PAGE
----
International Max Planck Research School for Molecular and Cellular Life Sciences

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The International Max Planck Research School for Molecular Life Sciences (short: IMPRS-LS) is a German centre for postgraduate training and research in life sciences. It is one among over 60 International Max Planck Research Schools in Germany. It is located in Munich and was established in 2005. The Ph.D. program is organised by three of the Max Planck Institutes and two universities in Munich.

International Max Planck Research Schools[edit]

To date more than 60 International Max Planck Research Schools (short: IMPRS) have been established in Germany, each representing a joint cooperative of Max Planck Institutes and one or several German universities. The concept for the International Max Planck Research Schools was jointly developed in 1999 by the Max Planck Society and the so-called Hochschul Rektoren Konferenz (HRK), a body representing all German universities. The aim of these PhD programs is to offer German and international doctoral students a first class education in innovative and interdisciplinary research environments with facilities and research projects. Each International Max Planck Research School covers a specific topic in one of the following areas: chemistry, physics & technology, biology & medicine or human sciences. In contrast to traditional doctoral education in Germany where a doctoral student is trained and supervised individually by a professor or group leader, Max Planck Research Schools offer structured programs with a defined curriculum and a supervision by a committee of normally 3 or more expert scientists. Language of instruction is English. German language courses are provided to interested international students. In order to maintain highest educational standards, all IMPRS programs are evaluated on a regular basis by an international and independent scientific commission.

International Max Planck Research School for Molecular Life Sciences (IMPRS-LS)[edit]

The International Max Planck Research School for Molecular and Cellular Life Sciences (short: IMPRS-LS) was established in 2005. The research oriented PhD program is jointly organized by the Max Planck Institute of Biochemistry, the Max Planck Institute of Neurobiology and the Max Planck Institute of Psychiatry in cooperation with two of Germany's leading universities, the Ludwig-Maximilians-Universität München and the Technische Universität München. Over 60 research groups from the Munich area participate in the program, covering many aspects of life sciences including biochemistry, cell biology, molecular medicine, neurobiology and structural biology.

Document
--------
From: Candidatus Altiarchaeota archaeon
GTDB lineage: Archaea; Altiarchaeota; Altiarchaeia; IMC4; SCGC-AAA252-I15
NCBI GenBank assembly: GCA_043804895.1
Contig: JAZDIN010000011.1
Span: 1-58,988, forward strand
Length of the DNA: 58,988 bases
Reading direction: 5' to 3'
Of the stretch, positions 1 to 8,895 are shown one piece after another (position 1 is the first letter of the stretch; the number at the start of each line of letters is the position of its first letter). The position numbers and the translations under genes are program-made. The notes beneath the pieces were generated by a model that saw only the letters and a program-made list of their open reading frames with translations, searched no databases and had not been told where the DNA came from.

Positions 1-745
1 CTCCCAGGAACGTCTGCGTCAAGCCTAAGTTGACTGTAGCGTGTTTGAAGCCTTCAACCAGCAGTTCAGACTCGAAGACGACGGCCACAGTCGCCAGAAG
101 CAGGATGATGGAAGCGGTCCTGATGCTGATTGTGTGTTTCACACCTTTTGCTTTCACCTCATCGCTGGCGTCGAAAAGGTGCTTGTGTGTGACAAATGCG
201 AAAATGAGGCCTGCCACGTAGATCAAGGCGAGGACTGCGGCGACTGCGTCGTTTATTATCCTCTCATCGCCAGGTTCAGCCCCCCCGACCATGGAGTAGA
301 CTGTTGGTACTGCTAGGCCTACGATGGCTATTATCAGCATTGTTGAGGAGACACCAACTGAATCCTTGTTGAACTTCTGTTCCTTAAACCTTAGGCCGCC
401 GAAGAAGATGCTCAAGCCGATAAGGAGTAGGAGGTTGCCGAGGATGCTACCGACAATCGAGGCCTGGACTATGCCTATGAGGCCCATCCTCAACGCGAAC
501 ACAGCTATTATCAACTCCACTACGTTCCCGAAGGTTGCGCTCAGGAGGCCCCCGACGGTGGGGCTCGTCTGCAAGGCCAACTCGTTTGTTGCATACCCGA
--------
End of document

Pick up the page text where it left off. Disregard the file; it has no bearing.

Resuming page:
IMPRS-LS is 100% committed to basic research and aims to address fundamental questions in the following research areas:

  • Biochemistry
  • Biophysics
  • Bio-imaging
  • Computational Biology
  • Gene Regulation
  • Immunology
  • Neurobiology
  • Neurodegeneration
  • Protein Structure
  • Signaling
  • Systems Biology

Although students specialize in a particular research topic, the interdisciplinary context of the program facilitates interactions with other research groups and fosters the ability of cross-frontier thinking. Laboratory work is supplemented by seminars, summer schools, elective courses, training in soft skills and participation in national or international conferences. Currently, some 140 doctoral students are enrolled in IMPRS-LS and approximately 50% of those come from abroad (Germany: 50%, Europe: 30%, Overseas: 20%)

Annually, 30 to 40 doctoral students from all over the world are accepted to the program. Deadline for application is January 6, each year. All doctoral students receive a fellowship covering living expenses and tuition. Entry requirement is a MSc degree (or equivalent) in the fields of biology, biochemistry, bioinformatics, biophysics, biotechnology, medicine or in a related discipline. The doctoral degree is usually awarded by one of the two participating Munich universities. International doctoral students may also obtain their doctoral degree from a university residing in their home country.

Currently, more than 250 doctoral students from all over the world are working at the Max Planck Institutes of Biochemistry and Neurobiology, together with numerous doctoral students from close by university laboratories. Amongst other activities, graduate students organize a regular social get together, a seminar series, and <interact>, an annual student symposium.

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